However, opponents say that the unequal power relationship between sex worker and client leaves particularly women open to sexual exploitation whilst safety groups have warned women against going off with people they do not know.



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A Regressive Move Which Would Further Stigmatise and Endanger Sex Workers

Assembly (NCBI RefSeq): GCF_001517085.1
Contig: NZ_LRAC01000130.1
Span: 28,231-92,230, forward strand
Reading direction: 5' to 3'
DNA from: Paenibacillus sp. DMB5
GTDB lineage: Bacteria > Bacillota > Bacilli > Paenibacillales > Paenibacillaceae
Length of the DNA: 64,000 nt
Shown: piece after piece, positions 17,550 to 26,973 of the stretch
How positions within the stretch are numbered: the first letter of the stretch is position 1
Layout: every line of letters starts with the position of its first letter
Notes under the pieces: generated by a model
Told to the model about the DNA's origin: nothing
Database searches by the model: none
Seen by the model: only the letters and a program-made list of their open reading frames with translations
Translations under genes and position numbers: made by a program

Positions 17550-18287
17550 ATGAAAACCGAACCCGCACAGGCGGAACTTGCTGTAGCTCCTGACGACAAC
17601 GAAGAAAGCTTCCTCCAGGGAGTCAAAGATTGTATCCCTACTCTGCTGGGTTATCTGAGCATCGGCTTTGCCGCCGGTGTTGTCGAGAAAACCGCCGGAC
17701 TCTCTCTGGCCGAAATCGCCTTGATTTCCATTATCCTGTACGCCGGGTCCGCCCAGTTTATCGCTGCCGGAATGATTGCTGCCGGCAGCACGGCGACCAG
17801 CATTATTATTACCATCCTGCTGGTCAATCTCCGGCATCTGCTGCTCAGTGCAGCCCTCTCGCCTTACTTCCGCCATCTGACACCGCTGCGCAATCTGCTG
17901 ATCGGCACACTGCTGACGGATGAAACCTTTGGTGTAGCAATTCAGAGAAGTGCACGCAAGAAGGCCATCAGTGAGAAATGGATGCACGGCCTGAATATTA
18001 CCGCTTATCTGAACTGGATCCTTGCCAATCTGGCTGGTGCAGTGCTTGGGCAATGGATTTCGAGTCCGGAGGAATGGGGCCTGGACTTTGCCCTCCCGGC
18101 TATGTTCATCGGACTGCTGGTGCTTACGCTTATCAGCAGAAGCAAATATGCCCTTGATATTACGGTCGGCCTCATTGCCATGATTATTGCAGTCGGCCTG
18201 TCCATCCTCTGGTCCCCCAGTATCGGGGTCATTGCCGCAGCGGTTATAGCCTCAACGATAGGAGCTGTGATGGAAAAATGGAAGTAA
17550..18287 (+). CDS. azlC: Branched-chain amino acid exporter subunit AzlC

Last week Rhoda Grant MSP and Lord Morrow were invited to speak about their respective proposals to criminalise the purchase of sex in Scotland and Northern Ireland at an event in the House of Commons tellingly entitled 'Prostitution and Sexual Exploitation: Tackling Demand in the UK'.


These proposals represent a radical change to the criminal law in this area and, if passed, would have severe consequences for sex workers. They are not supported by public opinion, academic evidence, sex workers themselves or by the majority of those delivering front-line support to sex workers...